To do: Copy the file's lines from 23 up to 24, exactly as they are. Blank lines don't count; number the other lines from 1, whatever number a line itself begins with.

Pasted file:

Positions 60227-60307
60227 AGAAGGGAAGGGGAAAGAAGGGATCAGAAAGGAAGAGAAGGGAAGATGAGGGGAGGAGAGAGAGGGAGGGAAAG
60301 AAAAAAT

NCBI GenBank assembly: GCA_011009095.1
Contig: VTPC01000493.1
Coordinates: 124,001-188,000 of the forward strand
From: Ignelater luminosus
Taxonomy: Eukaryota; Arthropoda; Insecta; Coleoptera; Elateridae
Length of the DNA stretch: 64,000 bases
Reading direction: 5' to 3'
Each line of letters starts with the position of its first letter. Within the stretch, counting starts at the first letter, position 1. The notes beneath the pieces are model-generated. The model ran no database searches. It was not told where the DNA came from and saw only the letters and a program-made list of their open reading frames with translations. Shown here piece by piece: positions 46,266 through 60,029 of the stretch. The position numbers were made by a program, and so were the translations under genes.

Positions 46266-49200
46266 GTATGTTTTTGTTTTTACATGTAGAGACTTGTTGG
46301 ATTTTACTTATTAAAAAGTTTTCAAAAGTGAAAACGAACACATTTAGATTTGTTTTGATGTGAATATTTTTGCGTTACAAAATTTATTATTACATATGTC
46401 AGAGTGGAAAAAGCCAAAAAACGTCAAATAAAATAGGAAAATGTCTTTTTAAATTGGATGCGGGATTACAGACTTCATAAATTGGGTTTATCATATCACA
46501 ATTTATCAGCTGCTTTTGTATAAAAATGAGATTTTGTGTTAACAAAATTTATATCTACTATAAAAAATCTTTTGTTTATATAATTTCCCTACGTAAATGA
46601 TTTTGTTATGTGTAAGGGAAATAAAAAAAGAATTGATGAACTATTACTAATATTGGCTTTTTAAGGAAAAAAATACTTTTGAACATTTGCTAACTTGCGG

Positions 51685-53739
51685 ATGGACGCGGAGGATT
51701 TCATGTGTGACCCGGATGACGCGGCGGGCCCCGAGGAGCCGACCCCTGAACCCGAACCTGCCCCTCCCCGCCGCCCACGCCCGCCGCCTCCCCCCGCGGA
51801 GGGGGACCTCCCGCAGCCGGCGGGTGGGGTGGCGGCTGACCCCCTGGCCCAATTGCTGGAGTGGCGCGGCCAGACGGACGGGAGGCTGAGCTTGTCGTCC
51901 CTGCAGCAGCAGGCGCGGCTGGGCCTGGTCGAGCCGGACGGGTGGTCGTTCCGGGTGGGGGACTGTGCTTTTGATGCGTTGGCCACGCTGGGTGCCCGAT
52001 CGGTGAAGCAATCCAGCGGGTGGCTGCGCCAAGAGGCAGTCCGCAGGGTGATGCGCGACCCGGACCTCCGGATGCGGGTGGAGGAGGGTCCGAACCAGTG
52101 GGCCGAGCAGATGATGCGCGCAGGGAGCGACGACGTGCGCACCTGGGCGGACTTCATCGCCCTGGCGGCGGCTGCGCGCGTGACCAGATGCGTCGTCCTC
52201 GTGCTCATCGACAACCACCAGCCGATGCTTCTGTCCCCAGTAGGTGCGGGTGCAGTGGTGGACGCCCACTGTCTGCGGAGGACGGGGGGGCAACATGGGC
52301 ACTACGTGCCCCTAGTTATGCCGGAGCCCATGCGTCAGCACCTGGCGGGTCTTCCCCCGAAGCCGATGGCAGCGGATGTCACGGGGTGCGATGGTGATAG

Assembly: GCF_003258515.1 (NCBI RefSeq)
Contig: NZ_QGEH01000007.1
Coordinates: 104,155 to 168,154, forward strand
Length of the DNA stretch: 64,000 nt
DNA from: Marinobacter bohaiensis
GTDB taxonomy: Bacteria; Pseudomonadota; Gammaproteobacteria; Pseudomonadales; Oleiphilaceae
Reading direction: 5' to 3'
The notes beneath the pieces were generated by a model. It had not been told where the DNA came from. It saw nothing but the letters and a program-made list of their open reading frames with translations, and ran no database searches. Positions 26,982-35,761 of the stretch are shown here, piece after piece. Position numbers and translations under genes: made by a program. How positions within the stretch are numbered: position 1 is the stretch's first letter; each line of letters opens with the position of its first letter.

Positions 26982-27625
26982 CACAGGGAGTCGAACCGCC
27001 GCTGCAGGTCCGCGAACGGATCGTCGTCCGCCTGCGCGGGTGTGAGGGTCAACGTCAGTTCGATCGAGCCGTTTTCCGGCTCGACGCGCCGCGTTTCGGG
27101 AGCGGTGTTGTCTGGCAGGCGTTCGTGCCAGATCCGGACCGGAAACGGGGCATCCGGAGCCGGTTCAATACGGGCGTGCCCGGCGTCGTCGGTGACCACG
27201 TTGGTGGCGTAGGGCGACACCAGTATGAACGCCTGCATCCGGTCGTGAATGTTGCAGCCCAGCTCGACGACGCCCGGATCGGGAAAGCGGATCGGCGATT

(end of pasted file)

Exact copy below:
52001 CGGTGAAGCAATCCAGCGGGTGGCTGCGCCAAGAGGCAGTCCGCAGGGTGATGCGCGACCCGGACCTCCGGATGCGGGTGGAGGAGGGTCCGAACCAGTG
52101 GGCCGAGCAGATGATGCGCGCAGGGAGCGACGACGTGCGCACCTGGGCGGACTTCATCGCCCTGGCGGCGGCTGCGCGCGTGACCAGATGCGTCGTCCTC